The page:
• Can click through folder/file hierarchy here.
  • You can edit this files in place (refresh will blow your changes away), and save them if you choose.

Find a CSS file, click on it. is it all on one line?

  • Click on the curly braces in the lower left hand corner, pretty formatted for you!

You should follow @theriseoffee on Twitter.
Download MP3 (14.6MB)

Webpack: What are Webpack Outputs?

I wrote about what entrypoints are in Webpack. Now let’s talk about outputs of Webpack!

Here is the simplest part of a Webpack config that is only one output:

output: {
filename: 'bundle.js'

This is the simplest of outputs; it’s one static name. There are other options that are dynamic that we can talk about in another post. You can read further about output, in the documentation site.

Outputs are simply the static assets that Webpack spits out after processing. These are the things that the browser will load when you link to them in your project. In this case, just one JavaScript file would be loaded in the browser called ‘bundle.js’.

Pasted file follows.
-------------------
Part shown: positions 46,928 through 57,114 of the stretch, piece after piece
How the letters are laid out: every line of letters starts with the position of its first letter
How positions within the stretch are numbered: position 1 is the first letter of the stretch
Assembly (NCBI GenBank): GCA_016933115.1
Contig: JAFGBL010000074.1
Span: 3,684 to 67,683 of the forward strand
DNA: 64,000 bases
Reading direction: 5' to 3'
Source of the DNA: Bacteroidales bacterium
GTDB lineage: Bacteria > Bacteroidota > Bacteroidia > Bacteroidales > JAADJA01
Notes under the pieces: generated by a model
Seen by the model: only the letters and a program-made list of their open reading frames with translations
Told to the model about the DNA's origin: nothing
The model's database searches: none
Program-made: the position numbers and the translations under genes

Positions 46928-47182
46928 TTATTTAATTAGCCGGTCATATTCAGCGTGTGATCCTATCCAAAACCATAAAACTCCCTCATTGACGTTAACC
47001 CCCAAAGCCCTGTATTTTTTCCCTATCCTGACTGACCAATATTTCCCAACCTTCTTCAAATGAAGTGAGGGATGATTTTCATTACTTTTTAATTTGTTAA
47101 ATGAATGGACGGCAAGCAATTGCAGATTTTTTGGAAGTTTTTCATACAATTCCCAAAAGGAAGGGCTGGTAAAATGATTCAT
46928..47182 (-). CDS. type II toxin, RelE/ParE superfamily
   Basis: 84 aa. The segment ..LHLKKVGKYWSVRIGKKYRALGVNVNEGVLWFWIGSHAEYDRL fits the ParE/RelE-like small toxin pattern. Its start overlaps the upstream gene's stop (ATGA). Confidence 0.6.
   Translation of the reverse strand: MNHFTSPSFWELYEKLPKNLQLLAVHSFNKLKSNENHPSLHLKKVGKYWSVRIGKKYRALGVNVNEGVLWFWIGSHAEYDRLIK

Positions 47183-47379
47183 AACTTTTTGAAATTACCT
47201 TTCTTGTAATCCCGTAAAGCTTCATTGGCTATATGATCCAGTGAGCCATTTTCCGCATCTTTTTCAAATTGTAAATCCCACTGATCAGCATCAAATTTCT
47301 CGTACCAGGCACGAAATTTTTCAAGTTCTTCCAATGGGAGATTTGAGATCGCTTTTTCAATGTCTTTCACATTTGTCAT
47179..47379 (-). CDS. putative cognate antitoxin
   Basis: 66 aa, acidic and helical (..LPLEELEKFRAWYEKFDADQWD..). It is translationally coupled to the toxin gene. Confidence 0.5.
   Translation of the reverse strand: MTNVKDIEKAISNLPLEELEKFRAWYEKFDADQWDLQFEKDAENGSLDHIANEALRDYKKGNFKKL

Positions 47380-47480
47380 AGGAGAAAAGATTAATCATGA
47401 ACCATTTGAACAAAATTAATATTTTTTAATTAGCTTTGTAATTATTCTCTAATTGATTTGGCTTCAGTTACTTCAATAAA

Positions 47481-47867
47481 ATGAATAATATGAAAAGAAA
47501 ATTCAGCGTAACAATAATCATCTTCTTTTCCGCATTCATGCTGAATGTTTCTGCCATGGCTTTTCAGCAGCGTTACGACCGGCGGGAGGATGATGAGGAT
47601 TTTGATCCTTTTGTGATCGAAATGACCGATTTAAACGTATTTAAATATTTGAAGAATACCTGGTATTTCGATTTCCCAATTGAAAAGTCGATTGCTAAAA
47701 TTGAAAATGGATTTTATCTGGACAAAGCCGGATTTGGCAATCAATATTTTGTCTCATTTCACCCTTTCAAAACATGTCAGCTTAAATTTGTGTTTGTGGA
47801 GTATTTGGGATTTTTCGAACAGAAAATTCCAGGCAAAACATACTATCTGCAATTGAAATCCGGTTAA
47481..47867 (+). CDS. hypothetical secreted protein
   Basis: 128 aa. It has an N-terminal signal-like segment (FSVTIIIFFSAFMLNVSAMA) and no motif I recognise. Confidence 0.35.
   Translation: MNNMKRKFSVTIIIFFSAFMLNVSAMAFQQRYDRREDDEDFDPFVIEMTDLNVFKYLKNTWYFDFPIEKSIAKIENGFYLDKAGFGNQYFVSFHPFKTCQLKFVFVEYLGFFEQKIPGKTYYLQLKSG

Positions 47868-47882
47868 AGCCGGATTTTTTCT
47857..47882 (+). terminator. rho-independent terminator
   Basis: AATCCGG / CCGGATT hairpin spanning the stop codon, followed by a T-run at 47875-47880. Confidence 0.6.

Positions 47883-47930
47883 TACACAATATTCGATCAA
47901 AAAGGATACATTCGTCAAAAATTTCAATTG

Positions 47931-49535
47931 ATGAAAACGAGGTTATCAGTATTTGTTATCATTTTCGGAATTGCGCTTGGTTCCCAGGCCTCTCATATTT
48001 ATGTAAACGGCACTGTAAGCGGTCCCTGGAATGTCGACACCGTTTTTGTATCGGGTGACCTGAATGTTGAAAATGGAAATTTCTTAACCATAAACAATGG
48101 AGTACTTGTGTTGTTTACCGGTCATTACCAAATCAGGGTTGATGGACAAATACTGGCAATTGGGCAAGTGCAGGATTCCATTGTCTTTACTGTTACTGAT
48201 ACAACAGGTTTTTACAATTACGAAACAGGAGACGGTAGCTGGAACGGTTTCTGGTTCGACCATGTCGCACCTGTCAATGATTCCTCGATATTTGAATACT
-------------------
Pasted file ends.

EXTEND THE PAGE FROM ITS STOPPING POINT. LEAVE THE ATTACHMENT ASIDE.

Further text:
Spike - Static Site Generator

From Spike’s homepage:

Spike is a next-generation static site generator. It is built on top of webpack, and a foundation of html, css, and js parsers that accept plugins to transform the output. It’s fast, actively developed, and very data-friendly.

Read as, new static site generator based on Webpack, Babel, PostCSS, and Reshape. Seems like a toolset I would like.

I’ve never heard of Reshape before. Seems new. Git commit messages say, Aug 9, 2016 was first commit.

How to Accelerate Digital Transformation: @WalmartLab’s Migrated to React and Nodejs in Less Than a Year / Alex Grigoryan